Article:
So, the Jews started out right, but Jesus had to rebuke them. Matthew 15, He said to the rabbis . . .
Tom: Jesus, who was a Jew; this is not anti-Semitism!
Dave: That’s right. He said to the rabbis, “By your tradition, you have voided the Word of God.” And they got big on tradition, like the Catholic Church is today. The Catholic Church puts tradition on the same level as Scripture. Well, what happens then is you begin to go by tradition, and you begin to interpret the Scripture to agree with your tradition. So, Jesus said to the rabbis, “You have made the commandment of God of none effect. You have voided God’s Word by your tradition.”
So, a tradition grew in Judaism. But if—I think we talked about it, I’m sure we did in the past—you go back to the Shema, where it says, “Hear, O Israel, the Lord our God is one Lord,” and the word “one” there is echad, and it’s the same word that you have when it says the man and woman became one flesh; same word you have where it says a large number of troops became one troop. So it’s a unity. It is all there in the Old Testament, but tradition seems to have a stronger hold on people than the Scriptures do: “Don’t try to change my mind now, this has been our tradition!”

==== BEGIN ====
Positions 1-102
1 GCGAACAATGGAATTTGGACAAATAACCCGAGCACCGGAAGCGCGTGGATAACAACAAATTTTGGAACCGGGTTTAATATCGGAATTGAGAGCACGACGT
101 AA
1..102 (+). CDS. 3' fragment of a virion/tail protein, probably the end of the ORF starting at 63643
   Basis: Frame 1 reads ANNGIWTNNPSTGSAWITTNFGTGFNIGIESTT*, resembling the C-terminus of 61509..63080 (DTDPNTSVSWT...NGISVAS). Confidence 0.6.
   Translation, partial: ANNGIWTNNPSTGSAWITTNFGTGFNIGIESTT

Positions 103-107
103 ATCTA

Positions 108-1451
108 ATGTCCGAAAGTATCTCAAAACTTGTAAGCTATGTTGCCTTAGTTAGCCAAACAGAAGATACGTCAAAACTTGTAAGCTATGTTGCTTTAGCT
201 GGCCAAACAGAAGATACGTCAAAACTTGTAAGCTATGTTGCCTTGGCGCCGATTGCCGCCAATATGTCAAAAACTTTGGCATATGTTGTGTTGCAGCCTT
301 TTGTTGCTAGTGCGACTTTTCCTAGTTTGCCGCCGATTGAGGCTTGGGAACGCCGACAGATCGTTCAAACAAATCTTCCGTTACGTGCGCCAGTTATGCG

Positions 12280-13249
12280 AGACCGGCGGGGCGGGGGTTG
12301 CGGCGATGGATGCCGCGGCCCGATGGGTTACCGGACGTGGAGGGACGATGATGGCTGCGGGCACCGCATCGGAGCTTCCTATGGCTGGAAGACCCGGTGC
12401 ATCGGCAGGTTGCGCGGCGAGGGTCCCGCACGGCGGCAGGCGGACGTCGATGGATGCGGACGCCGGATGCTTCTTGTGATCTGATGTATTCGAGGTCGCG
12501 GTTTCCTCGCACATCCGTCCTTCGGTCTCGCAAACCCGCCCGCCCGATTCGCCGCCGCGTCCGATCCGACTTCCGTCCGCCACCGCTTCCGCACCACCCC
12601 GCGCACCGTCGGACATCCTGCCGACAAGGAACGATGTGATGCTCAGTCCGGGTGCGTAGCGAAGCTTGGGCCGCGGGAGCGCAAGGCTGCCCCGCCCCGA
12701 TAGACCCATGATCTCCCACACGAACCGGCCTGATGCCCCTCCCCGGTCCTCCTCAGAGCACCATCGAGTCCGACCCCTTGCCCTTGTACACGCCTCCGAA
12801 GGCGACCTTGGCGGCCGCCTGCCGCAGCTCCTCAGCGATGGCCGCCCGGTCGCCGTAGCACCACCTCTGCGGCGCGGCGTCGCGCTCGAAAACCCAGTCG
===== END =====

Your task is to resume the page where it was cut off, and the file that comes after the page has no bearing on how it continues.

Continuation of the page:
You’ve got groups out there like the Mennonites, or you have the Amish—they’ve got traditions. Some of them won’t have rubber on the tires of their horse and buggy; others will allow rubber. Some of them won’t allow electricity in their homes and others will. And they have various traditions about the clothing, and the food, and so forth.
Tradition isn’t going to help anyone. In fact, it then, becomes almost what we worship, and we begin to look to our traditions for our salvation. So, you would have arguments today if you go up to Canada, Pennsylvania, and so forth, among these different groups.
The Hutterites . . . I remember talking with a couple of really sweet Hutterite girls in Canada. We were visiting a Hutterite colony, and I asked them about how you get to heaven, and so forth, and all they could say was—I think they were about maybe nineteen and looking forward to marriage (maybe they were a little bit younger than that): “Well, when we learn how to fix our hair right,” they said, “and we have the right clothes,” and so forth, “then the elders will allow us to come in to the fellowship. Then we’re accepted as full members.”